2018 was a peak year in capital raised in Israel, according to a new report by research company IVC and law firm Gross, Kleinhendler, Hodak, Halevy, Greenberg & Co. (GKH). The report, first published in "Globes," states that 30 new venture capital funds were founded in Israel in 2018 and jointly raised a record $2.6 billion.
The average amount raised per fund was $85 million, but the funds differ widely. The leading fund in capital raising in 2018 was aMoon, managed by Yair Schindel, which raised $660 million. The fund's main investor is Check Point (Nasdaq: CHKP) cofounder Marius Nacht, joined by the Credit Suisse investment bank, which invested $250 million, thereby making aMoon one of Israel's largest funds. Many of the funds were micro-sized, raising $10-20 million with a specialty in a certain investment area.
The amount raised was a substantial increase in comparison with 2017, when 18 Israeli venture capital funds raised a $1.7 billion. The average amount raised per fund in 2018 was 15% less than in 2017, when the average amount raised per fund was nearly $100 million, the highest average in the past decade. 32 Israel funds raised $2.2 billion in 2016, 18 funds raised $1.5 billion in 2015, and 21 funds raised the same amount in 2014. If the especially high financing round by aMoon is excluded, the average amount raised per fund in 2018 was only $50 million.
Small and micro-funds of less than $100 million were particularly prominent in 2018. The 11 small funds ($50-100 million) in 2018 set a new record in this category, which included Sequoia, Cyberstarts, TPY Capital, Magenta, Maverick, and ICV; they jointly raised a total of $609 million. For the sake of comparison, only three funds in this category raised money in 2016, eight in 2015, and six in 2014. 10 micro-funds of less than $50 million raised a total of $120 million.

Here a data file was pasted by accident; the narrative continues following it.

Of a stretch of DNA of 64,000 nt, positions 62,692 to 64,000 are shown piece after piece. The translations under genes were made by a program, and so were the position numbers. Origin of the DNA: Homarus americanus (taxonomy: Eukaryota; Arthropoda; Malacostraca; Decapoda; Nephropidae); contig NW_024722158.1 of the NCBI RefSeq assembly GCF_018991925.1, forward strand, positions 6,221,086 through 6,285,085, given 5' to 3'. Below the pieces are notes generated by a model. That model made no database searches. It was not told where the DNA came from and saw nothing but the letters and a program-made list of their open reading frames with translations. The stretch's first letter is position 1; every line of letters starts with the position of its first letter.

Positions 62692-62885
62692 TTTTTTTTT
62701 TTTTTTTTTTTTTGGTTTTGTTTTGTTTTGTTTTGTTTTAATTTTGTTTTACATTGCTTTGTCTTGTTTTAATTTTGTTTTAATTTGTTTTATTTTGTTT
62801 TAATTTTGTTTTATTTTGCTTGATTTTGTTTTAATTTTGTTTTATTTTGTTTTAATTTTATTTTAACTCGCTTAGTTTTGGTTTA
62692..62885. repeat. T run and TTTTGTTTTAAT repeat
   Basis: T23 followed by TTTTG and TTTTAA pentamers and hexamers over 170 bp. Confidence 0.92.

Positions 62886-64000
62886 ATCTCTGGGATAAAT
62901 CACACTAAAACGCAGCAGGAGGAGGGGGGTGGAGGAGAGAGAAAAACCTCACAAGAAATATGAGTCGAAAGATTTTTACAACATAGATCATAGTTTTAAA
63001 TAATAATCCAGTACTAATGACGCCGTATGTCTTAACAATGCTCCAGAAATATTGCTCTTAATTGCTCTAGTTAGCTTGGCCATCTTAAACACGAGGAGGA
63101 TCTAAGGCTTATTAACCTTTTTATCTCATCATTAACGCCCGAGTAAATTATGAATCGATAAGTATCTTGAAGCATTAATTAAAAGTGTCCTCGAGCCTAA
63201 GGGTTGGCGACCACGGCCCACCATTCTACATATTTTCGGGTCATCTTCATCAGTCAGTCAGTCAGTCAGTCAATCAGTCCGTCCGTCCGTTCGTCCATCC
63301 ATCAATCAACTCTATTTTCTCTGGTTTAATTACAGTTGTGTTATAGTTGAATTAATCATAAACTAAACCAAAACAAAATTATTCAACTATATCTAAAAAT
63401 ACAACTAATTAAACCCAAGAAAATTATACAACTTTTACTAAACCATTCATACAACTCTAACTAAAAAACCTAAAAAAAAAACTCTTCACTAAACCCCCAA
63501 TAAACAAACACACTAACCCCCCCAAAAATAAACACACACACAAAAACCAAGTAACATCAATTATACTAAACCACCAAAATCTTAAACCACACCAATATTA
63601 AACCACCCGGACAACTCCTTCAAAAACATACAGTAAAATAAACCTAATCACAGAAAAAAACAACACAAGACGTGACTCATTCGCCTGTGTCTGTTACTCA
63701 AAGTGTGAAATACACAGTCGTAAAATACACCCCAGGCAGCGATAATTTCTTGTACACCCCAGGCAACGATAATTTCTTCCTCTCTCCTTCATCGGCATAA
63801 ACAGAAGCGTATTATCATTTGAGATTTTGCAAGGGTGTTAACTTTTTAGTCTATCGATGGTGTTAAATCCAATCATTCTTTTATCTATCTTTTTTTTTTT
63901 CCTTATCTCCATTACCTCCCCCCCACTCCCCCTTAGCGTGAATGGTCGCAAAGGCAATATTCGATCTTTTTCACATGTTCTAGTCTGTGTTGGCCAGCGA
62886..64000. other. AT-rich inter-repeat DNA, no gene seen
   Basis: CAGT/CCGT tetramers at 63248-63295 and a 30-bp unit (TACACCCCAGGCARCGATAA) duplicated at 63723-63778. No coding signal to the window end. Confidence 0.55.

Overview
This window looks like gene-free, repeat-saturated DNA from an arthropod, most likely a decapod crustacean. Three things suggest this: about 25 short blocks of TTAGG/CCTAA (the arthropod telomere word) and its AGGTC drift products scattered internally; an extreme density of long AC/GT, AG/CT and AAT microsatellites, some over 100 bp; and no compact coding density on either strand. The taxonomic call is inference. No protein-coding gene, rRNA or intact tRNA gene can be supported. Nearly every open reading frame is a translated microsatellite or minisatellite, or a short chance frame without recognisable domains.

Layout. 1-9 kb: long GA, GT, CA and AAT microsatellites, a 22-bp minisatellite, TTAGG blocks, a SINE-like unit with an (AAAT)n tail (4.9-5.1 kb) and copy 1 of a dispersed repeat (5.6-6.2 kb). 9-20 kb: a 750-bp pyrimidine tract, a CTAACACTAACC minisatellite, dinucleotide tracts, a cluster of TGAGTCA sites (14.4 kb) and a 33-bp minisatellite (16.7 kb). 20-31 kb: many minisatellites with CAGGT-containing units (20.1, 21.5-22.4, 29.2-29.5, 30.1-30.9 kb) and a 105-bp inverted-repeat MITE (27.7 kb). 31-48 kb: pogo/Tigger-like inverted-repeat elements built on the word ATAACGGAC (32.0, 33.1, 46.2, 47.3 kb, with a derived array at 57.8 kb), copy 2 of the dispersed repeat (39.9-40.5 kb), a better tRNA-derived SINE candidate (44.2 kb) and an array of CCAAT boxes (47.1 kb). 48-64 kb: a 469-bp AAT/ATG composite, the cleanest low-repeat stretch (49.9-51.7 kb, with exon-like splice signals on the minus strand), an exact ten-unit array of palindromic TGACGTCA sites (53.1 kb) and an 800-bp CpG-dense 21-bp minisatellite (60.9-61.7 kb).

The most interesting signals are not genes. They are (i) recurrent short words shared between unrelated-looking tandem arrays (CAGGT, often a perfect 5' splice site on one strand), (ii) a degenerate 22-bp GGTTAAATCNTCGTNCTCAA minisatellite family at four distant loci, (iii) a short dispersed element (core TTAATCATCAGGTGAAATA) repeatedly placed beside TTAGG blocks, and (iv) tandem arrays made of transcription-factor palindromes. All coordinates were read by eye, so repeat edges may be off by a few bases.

Most of the money raised by fund in 2018 was nevertheless by the large and medium-sized funds. Five medium-sized funds ($100-200 million) raised a total of $645 million, while four funds of over $200 million jointly raised $1.2 billion. Among the medium and large-sized funds were Glilot, Vintage, Vertex, StageOne, State of Mind, Pontifax, and TLV Partners. Vertex and TLV Partners, both of which raised new funds in early 2018, were also the two most active funds last year.
GKH high tech and venture capital practice head Dr. Ayal Shenhav says, "The size of a fund does not necessarily indicate whether the financing round was successful or unsuccessful. Achieving a high return is the main consideration in setting the fund's money-raising target. Fund managers frequently choose to limit the size of the round, because they believe that it will give investors in the fund a higher return, while raising more money will have a negative impact on the return." There are no formal figures for the performance of Israeli venture capital funds, but Shenhav says, "It can be assumed that a large proportion of the Israeli funds generated in the past, and will be able to continue generating, returns putting them in the top 10% of the world's funds, which is why there is a great demand for investments in Israel." Shenhav says that according to figures published in the US, the top 10% of US funds generate annual returns of 25% or more, and the top 25% of funds generate annual returns of 16% or more.
Published by Globes, Israel business news - en.globes.co.il - on March 11, 2019
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